For the first time in decades, there is genuine dissent in Nationalist ranks. Tommy Sheppard, a former Labour Party official who is now an influential left-wing SNP MP, published an article immediately after the general election calling on the First Minister to ‘park’ a second referendum until the Brexit negotiations are complete. There are others who believe the party should rediscover its talent for the long game: accept the public mood is unlikely to change much before the 2021 devolved elections, at which point, even if the Nats remain the single largest party, Holyrood might find itself with a unionist majority; concentrate on improving the public services, show what might be done with all the powers of an independent nation, and wait patiently until the numbers change.

There are others – not many, but some – who would go further. They believe that Sturgeon should take responsibility for the election result, and should be looking to hand over to a new generation before 2021. The old guard has had its shot and its time: a party with veterans such as Sturgeon, John Swinney and Mike Russell in the key jobs looks too much like it did 20 years ago. Even the new Westminster leader, Ian Blackford, has been on the scene for donkey’s. There are more who believe that the iron grip the First Minister and her husband, SNP chief executive Peter Murrell, have on the party is unhealthy – that Murrell should carry the can for the loss of 21 MPs, and that he certainly would have done so if he weren’t married to the boss.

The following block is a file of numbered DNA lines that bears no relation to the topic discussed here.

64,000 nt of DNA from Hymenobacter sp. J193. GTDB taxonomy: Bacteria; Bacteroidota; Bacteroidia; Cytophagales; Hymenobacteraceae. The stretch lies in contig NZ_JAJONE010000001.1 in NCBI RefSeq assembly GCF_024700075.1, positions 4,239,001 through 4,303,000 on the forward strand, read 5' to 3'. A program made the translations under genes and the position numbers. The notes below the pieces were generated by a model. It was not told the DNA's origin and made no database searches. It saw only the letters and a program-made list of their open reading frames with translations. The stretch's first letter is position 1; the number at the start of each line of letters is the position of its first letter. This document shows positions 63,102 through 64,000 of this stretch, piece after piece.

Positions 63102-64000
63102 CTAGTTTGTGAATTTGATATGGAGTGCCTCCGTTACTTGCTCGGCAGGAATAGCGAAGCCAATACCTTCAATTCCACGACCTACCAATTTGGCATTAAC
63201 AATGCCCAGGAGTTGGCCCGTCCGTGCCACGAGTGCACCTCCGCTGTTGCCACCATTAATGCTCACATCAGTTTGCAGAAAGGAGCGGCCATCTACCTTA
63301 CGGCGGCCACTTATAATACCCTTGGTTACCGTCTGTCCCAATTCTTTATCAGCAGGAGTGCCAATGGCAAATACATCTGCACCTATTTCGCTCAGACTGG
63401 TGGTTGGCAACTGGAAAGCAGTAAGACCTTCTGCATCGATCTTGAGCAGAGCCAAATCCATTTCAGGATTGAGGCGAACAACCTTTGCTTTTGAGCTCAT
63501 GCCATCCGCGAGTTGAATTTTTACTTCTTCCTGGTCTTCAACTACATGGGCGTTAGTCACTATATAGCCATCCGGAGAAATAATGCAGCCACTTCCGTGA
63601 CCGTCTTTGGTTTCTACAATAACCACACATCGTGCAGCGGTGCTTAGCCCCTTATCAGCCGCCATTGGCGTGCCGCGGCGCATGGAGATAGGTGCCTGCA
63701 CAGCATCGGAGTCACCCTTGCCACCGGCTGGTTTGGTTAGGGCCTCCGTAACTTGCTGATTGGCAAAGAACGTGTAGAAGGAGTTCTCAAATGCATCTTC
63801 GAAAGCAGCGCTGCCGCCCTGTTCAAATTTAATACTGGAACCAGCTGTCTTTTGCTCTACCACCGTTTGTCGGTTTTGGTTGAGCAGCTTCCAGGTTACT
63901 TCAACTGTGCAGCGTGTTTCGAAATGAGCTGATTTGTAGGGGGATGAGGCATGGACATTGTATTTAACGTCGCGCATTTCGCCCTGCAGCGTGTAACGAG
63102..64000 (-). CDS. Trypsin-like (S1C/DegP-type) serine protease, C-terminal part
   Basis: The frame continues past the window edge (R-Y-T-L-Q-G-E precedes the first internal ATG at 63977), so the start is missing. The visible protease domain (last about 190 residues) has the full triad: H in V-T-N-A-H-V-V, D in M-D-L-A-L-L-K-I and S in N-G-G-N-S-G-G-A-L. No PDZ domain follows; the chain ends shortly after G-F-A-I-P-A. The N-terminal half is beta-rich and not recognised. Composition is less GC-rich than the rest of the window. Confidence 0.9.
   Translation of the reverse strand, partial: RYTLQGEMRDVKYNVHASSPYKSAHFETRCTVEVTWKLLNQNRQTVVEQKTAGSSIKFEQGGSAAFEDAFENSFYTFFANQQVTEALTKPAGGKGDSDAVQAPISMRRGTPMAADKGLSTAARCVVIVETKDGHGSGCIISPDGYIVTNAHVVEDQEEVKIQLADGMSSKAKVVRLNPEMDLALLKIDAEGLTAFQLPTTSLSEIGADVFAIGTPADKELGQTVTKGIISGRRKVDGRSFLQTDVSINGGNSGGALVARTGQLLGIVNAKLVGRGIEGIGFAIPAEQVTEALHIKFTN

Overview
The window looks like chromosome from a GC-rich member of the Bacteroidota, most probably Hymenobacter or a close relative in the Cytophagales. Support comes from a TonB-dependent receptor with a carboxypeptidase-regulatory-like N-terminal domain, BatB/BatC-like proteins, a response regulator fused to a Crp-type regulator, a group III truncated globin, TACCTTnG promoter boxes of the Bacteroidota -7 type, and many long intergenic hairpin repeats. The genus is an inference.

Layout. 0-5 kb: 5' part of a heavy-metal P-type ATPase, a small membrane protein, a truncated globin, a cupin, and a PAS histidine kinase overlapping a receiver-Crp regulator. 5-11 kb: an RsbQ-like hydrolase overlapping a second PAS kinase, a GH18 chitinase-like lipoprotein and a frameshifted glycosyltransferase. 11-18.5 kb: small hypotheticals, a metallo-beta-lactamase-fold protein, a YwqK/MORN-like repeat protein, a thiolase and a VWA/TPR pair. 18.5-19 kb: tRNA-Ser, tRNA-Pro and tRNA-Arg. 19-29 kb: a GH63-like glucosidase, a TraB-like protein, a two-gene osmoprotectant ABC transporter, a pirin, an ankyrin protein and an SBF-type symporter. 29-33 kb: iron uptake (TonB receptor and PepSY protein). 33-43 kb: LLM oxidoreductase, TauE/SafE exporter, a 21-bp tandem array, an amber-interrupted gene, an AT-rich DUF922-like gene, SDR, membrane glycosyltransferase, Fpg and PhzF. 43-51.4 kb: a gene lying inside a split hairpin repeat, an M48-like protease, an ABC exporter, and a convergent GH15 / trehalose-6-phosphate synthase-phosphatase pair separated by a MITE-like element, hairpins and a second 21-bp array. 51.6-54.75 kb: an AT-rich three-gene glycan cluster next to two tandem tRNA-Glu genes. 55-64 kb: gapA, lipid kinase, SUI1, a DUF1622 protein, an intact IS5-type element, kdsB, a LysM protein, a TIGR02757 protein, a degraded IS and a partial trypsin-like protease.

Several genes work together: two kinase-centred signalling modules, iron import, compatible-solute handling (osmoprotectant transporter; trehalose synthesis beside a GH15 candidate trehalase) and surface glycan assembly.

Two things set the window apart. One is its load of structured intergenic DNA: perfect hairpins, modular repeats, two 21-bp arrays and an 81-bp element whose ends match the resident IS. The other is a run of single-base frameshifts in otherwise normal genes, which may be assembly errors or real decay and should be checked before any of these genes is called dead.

The most likely outcome, given what we know about the First Minister’s nature, is that she will choose something like the Sheppard route: talk less about independence for the next 18 months, see what the Brexit deal looks like, keep an eye on the polls and if they seem favourable go for a referendum in autumn 2019. The question is, can a wearied and increasingly cynical public be won round by then? Will people be willing to pile risk upon risk?

As the hot takes about Jeremy Corbyn’s surprise election performance continue to flood in, there has been a lot of attention given to the role played by young Britons. The issues of intergenerational unfairness, prolonged austerity and hard Brexit, coupled with Corbyn’s optimistic campaigning style, saw a sharp rise in turnout among that demographic. Here, Scotland has been ahead of the curve. In the 2014 referendum, the Yes campaign and its can-do spirit of positivity inspired huge enthusiasm among younger Scots. Indeed, only a large and slightly panicked defensive response from over-65s saved the union.

That brush with calamity seems to have been close enough for many people: many of the seats taken from the Nats by the Scottish Tories at the general election were rural, well-to-do and relatively elderly. The modern electorate is a fickle thing, but it remains rational. The Corbynites, amid their plans for total world domination and their ongoing festival of revenge, might bear that in mind.

Chris Deerin is the New Statesman's contributing editor (Scotland). 

0800 7318496